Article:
The AmericasBarometer survey has recently published their biannual report, The Political Culture of Democracy in El Salvador. Funded by USAID and other organizations, it focuses on a multitude of social and economic factors and their effect on citizen’s evaluation of democracy in El Salvador. Given the variety of important topics covered in this report, Voices will be publishing a series of articles on the results and their significance.
AmericasBarometer conducts surveys on the political culture of democracy in the Americas every two years, meaning that 2008 was the last year of data collection prior to the current. Since 2008, the economic recession has hit the Americas, and the rest of the world, hard. In Latin America especially, the rates of unemployment and the ‘extreme working poor’ (defined in the report as those who live on less than US$1.25 a day) rose significantly. Unemployment rose to 8.5%. Additionally, 9.9% of citizens are now considered members of the extreme working poor. Further, remittances from the U.S. to El Salvador (which account for 17% of El Salvador’s GDP) declined by approximately 12%. Thus, a special focus in this round of AmericasBarometer surveys emerged: the effect of hard economic times on citizens’ perception of democracy.
The economic recession seems to have gone hand-in-hand with a decline or even reversal of democratic development in many developing countries. El Salvador is no exception, reporting a 4-point decrease (68 to 64 on a 0-100 scale) in public support for democracy since 2008. This decline makes sense, especially in light of a 1996 study by Adam Przeworski, a democratic social theorist and political economist, analyzing the link between income and political stability. Called the Przeworski Threshold, his finding was that no democracy has ever collapsed when the per capita income exceeded $6,055. Unfortunately, El Salvador has not reached that threshold, pointing to a connection between the country’s constant state of political unrest and its ongoing economic struggles. The reason behind this connection is two-fold: besides a lack of funds to support basic infrastructure, public discontent over the government’s money management and institutionalized economic inequality can incite violent political protests. In keeping with this analysis, survey data consistently indicated that democratic dissatisfaction increased as household income decreased, and household income has decreased the most for those who were already the poorest.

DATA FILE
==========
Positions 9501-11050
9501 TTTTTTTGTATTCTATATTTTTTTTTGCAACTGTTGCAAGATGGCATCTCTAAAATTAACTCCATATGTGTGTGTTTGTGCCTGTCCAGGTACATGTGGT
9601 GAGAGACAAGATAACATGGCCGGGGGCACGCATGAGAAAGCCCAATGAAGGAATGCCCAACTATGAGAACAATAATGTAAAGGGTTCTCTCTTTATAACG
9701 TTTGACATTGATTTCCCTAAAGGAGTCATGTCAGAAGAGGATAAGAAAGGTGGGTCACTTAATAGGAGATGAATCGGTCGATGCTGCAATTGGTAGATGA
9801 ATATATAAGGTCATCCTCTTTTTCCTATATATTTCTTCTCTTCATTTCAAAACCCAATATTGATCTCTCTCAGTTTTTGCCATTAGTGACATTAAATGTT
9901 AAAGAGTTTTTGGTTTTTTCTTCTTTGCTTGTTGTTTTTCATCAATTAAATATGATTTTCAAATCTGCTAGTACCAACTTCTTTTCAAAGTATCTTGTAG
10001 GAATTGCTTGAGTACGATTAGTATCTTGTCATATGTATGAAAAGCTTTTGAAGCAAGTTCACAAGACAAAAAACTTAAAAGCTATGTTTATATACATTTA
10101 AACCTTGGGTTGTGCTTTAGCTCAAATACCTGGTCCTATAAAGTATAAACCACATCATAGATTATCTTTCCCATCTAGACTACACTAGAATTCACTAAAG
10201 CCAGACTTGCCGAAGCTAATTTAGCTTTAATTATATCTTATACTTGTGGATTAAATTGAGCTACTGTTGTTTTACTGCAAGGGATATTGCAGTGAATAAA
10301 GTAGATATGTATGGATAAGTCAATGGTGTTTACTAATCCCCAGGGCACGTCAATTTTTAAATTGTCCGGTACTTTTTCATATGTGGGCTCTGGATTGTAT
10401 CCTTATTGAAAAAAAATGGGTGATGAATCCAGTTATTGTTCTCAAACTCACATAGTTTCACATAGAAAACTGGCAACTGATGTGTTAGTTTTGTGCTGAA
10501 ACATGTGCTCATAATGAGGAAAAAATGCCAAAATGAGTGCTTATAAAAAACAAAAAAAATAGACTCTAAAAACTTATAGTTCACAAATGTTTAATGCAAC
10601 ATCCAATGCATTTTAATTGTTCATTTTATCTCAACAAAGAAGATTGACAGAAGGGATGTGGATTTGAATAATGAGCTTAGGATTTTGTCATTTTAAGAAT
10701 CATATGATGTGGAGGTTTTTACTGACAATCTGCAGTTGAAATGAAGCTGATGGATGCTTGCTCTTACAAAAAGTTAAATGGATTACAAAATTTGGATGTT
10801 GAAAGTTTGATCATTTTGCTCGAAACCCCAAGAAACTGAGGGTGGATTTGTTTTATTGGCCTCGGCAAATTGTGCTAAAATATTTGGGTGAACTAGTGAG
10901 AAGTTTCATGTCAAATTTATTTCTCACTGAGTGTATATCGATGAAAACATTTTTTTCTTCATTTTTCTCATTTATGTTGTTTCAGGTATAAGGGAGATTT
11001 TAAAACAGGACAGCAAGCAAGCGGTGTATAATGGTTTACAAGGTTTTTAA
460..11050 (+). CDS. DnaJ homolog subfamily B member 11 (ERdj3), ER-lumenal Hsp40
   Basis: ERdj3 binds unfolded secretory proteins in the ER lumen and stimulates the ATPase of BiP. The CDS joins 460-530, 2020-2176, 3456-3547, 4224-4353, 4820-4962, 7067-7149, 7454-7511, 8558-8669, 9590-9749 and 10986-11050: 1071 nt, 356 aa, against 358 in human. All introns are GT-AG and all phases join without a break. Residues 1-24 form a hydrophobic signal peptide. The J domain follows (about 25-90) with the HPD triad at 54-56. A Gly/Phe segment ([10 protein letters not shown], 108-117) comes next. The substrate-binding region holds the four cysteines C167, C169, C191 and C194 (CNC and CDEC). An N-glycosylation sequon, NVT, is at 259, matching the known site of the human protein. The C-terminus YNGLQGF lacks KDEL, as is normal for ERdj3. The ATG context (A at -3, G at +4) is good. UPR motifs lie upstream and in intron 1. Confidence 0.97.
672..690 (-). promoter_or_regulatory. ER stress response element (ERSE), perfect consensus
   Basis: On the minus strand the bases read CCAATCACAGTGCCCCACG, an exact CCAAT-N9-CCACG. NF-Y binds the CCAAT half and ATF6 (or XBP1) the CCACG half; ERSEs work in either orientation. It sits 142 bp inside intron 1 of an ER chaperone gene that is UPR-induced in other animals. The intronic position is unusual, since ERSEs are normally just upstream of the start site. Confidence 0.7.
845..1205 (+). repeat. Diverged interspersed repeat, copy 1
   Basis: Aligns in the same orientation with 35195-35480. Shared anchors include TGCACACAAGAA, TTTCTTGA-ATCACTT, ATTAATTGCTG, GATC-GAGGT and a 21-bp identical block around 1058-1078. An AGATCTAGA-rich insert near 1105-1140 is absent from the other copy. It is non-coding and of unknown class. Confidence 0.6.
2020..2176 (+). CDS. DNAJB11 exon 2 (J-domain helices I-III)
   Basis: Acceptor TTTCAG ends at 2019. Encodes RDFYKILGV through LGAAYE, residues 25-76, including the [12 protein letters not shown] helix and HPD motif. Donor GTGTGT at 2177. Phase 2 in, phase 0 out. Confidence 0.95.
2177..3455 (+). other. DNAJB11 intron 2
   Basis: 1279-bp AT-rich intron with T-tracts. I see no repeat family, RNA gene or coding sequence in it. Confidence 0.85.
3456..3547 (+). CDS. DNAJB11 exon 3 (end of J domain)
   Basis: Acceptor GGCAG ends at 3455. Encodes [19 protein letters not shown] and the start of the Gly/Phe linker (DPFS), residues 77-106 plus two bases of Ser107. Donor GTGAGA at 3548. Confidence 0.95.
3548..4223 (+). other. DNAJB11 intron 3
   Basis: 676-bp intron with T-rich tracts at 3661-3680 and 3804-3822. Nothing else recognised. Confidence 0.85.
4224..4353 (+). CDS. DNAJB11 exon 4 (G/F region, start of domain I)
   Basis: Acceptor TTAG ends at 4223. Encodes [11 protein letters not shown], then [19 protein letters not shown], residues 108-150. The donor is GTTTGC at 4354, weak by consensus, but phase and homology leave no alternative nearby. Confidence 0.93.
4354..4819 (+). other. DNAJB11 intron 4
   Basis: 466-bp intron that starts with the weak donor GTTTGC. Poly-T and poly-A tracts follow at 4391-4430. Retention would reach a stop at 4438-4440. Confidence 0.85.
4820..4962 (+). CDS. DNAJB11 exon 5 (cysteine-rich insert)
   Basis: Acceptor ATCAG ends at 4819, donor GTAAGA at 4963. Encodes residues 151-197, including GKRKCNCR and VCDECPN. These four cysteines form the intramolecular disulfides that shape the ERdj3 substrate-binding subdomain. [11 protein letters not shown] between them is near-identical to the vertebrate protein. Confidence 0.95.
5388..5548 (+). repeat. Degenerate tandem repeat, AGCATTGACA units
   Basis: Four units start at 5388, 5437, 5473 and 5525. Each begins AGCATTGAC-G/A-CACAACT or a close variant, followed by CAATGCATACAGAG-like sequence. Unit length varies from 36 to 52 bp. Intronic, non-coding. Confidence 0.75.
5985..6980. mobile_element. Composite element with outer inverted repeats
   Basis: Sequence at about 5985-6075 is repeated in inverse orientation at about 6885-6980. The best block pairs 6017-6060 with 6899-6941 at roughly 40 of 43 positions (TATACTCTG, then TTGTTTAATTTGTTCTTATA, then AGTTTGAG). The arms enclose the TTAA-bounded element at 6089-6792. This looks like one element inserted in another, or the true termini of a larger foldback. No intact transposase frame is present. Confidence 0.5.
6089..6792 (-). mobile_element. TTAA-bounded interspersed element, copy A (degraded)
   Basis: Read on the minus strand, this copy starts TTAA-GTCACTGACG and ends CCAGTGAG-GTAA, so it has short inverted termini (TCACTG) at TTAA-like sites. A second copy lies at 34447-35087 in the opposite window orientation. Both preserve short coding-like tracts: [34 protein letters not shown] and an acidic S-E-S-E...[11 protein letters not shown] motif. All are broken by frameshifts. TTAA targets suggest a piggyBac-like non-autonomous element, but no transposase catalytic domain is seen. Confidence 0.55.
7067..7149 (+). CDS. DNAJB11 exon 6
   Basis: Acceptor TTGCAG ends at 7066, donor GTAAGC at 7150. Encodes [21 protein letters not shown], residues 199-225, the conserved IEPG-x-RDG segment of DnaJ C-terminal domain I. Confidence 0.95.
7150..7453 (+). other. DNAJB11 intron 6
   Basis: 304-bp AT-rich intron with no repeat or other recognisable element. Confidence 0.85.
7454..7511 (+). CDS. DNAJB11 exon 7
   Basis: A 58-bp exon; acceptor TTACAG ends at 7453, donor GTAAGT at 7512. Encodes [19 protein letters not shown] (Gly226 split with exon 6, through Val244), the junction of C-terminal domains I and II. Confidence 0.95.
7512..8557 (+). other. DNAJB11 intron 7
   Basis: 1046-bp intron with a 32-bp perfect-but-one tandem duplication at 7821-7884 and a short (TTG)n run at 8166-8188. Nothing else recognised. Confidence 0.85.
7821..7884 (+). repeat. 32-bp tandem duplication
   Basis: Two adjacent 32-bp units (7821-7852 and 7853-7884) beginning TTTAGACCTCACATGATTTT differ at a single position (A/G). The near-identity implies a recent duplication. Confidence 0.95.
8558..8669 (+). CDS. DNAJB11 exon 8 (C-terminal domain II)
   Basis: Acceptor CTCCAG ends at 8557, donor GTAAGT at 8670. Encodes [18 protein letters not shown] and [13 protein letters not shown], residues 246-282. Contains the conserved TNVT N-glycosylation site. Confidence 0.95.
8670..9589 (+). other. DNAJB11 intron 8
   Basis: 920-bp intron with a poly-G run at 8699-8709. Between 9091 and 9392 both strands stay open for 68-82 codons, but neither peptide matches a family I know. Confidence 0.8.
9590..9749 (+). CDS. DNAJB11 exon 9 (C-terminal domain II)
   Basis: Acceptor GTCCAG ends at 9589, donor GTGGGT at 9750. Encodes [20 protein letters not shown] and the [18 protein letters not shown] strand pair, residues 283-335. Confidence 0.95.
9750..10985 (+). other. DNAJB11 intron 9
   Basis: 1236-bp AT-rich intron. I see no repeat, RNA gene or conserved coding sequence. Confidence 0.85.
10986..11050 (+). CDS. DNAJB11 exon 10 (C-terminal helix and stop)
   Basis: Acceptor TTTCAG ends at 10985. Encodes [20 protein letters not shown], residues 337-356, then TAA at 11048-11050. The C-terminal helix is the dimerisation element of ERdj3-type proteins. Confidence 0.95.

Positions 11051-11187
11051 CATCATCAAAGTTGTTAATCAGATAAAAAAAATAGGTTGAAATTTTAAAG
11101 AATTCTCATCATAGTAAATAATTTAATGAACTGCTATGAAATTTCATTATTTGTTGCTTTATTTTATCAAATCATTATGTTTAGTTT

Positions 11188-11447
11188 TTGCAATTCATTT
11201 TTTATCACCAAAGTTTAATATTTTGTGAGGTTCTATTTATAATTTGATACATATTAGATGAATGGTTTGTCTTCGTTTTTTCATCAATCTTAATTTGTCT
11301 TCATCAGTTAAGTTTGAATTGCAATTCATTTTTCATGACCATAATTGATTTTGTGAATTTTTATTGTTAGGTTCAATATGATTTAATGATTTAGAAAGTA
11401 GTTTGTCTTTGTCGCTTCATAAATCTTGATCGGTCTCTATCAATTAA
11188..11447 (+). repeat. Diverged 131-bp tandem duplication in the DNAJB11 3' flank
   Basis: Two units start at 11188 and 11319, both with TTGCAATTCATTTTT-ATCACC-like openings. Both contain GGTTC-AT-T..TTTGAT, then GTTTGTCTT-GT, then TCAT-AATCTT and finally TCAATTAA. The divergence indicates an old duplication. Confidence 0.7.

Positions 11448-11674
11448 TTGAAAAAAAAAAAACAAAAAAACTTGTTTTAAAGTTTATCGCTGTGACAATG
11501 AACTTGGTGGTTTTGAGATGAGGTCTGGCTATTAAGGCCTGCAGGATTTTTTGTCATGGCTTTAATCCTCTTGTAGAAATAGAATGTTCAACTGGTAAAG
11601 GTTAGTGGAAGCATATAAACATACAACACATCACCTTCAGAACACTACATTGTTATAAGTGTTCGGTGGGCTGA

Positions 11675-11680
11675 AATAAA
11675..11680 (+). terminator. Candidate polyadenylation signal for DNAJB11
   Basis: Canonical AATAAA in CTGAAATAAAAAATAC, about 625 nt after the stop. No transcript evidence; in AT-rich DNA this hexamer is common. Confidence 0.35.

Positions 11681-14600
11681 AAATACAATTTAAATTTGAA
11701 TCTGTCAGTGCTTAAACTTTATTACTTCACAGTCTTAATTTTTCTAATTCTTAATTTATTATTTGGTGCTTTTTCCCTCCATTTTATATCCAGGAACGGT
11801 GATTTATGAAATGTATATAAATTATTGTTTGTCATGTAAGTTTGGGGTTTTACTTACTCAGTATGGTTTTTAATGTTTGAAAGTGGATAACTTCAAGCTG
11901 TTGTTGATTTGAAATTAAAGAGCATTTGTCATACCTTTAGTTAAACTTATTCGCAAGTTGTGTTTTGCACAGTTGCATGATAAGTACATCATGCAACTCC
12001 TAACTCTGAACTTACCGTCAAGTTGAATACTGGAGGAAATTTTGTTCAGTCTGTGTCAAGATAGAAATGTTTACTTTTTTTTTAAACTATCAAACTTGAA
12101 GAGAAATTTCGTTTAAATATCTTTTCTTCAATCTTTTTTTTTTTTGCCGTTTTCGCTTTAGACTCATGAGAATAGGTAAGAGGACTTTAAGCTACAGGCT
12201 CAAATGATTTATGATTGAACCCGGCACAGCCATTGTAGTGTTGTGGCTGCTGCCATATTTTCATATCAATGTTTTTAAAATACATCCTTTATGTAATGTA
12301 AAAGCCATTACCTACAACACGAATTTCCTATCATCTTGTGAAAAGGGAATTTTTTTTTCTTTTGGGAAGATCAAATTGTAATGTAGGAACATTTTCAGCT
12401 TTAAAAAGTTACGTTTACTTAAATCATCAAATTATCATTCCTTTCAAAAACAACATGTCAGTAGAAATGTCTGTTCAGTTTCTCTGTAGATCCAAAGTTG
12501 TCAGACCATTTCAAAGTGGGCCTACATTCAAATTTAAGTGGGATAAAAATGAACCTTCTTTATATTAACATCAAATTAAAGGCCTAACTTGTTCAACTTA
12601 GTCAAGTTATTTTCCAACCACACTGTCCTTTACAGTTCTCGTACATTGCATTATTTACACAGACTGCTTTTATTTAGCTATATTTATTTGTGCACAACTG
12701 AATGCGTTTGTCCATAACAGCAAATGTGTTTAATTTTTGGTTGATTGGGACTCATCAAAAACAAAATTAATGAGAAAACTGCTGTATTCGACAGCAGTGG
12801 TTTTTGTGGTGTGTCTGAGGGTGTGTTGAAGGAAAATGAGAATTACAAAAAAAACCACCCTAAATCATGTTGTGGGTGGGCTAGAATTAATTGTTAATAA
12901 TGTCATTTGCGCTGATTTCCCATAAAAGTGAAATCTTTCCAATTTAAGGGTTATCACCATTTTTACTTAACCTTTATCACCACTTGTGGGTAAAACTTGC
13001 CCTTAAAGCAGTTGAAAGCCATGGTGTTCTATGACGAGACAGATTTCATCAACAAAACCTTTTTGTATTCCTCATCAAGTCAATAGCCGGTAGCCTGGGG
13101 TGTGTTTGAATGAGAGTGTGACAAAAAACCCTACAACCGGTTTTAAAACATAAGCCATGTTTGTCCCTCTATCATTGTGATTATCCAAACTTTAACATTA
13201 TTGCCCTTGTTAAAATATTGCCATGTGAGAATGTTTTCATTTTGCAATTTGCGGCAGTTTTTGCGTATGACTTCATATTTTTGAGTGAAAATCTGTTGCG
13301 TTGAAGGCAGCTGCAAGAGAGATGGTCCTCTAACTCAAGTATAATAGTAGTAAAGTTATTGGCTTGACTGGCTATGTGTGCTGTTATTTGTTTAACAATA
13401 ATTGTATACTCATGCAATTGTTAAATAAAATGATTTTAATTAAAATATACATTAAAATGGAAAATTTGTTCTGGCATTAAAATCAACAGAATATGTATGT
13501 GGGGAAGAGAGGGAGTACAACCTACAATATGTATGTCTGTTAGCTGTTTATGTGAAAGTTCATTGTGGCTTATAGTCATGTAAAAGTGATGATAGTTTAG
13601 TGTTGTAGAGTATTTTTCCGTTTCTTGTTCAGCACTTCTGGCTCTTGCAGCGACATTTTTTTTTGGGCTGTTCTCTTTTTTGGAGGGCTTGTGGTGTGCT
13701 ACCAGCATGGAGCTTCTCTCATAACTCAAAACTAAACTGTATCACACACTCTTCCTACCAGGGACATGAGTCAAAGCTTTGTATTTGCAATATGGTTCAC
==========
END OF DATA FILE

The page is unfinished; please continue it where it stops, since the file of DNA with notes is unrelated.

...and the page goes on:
Interestingly, though there is a correlation between a survey respondent’s worsening personal financial situation and a lower level of support for democracy, respondents tended to be much more critical of the democratic system when it was the wider government that was in economic trouble. In a way, this is a positive indicator of citizens’ understanding of the democratic system: it signifies a recognition that the success of a country as a whole and the competence of its leaders have a more permanent positive effect than does individual prosperity. At the same time, however, these statistics highlight how important it is that the democratic government in El Salvador dedicate itself to improving the system in place, so as not to lose the support of its people in times of hardship. It is during difficult times when public support is the most necessary.
Interviewers also asked participants to rate and compare their levels of ‘life satisfaction’ between 2008 and 2010 (note that 2008 life satisfaction levels are retrospectively reported, and results thus do not reflect real satisfaction in 2008). The results are still astounding: 40.8% of Salvadorans reported a decline in life satisfaction in these two years, most closely influenced by a negative perception of their personal economic situation, which has resulted in lower levels of confidence in democracy.